History of Sandals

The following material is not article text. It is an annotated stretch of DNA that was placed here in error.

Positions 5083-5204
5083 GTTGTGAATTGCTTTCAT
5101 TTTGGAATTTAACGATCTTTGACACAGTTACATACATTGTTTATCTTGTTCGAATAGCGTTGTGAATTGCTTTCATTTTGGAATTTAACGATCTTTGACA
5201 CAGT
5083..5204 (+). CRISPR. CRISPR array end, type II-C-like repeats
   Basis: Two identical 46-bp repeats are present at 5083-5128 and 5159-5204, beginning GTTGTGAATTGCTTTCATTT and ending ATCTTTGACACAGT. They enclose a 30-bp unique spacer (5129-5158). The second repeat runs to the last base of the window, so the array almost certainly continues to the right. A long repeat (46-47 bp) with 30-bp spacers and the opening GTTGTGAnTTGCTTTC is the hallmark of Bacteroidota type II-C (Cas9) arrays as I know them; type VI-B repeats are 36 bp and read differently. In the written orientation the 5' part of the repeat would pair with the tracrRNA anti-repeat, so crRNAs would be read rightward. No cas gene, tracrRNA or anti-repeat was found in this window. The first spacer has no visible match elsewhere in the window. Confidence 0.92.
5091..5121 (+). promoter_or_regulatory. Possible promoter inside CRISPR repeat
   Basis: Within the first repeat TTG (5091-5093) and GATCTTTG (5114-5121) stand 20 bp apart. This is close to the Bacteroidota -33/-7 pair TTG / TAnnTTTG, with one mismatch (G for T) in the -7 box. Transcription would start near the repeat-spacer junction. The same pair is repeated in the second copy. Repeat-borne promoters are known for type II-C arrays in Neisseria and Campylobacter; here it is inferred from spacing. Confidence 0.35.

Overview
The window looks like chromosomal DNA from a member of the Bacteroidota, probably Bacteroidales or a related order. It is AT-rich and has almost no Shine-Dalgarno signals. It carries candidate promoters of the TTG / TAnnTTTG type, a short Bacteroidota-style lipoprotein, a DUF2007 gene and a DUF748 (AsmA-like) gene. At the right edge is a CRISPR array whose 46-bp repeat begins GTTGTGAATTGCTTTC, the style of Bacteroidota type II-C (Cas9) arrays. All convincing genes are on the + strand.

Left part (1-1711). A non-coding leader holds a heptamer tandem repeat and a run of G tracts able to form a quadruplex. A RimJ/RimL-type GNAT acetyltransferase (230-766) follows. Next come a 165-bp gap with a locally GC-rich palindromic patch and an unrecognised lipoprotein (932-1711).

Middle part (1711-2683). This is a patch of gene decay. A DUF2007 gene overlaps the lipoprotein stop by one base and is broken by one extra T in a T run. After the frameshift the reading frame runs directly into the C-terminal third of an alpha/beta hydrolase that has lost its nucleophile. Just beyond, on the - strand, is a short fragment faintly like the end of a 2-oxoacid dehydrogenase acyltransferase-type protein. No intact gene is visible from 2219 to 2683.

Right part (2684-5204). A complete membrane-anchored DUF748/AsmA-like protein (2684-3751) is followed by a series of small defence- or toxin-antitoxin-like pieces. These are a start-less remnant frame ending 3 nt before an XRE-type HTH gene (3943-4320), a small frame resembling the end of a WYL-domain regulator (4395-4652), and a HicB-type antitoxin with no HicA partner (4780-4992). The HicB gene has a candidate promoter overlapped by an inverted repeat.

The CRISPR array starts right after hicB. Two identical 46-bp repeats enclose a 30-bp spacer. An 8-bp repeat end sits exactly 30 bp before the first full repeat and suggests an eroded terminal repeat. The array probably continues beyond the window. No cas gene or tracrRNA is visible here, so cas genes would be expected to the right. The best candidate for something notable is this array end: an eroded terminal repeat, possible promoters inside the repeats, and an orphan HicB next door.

For as long as humans have worn something to protect their feet, sandals have always been there. Let’s take a look at the rich and deep history of this humble footwear, the process that goes into making one, and other interesting facts about these shoes. It’s not surprising that sandals were among the first crafted footwear, preceded only by primitive wrappings. Every ancient civilization seems to have had its own version of sandals, thanks to its simple design: a stiff sole fitted with straps or thongs. The way Egyptians in early 3500 B.C. made their sandals were by forming imprints of their feet in wet sand, molding braided papyrus into soles of the same size, and then attaching rawhide thongs to keep them on the foot. The ancient Greeks, although not credited with inventing this style of footwear, did create and even popularize many types of leather sandals. They developed shoemaking into a skilled art and introduced different kinds of footwear styles for different classes of men and women. The average Greek citizen could even tell a lot about the person passing by them on the street only from the style of sandals they wore! Aside from being practical—as they were worn as protection from scorching sand and rough terrain–sandals also left the foot almost completely uncovered and on display. Egyptian women took advantage of this feature by adorning their sandals with jewels. Roman empresses even made sandals with soles from poured gold and straps encrusted with rare stones that sparkled brightly. When combined, these adornments had an effect that was dazzling and undeniably sexy. Other cultures also had their own versions of the sandals. The Japanese had zori, which was a type of braided sandal, Indians and Persians had their own platform toe-knob sandals, and Africans had slip-on sandals sewn from colorful, pigmented leathers. The Slavs later made sandals from felt, then the Spanish made ones from a rope. The British, despite their cold and wet climate, even wore sandals that were copies introduced by Mediterranean invaders. During the Middle Ages, the poor and humble wore plain wooden sandals. Franciscan monks and medieval priests also donned them to show their disregard for worldly luxury. Most shoes revealed a lot about the status of their wearer. In fact, sandals have all been symbols of poverty and prestige, coquetry or chastity. Surprisingly, sandals went out of fashion for almost 1,000 years, only making a comeback during the 1920s. Sandals were only seen as something practical to be worn back then, but with the addition of heels, they were glamorous once again. The invention of the metal arch support, thanks to Salvatore Ferragamo, meant heeled shoes no longer needed toe caps to act as stoppers for the feet. By the end of the decade, high-heeled sandals had become the fashion statement of choice.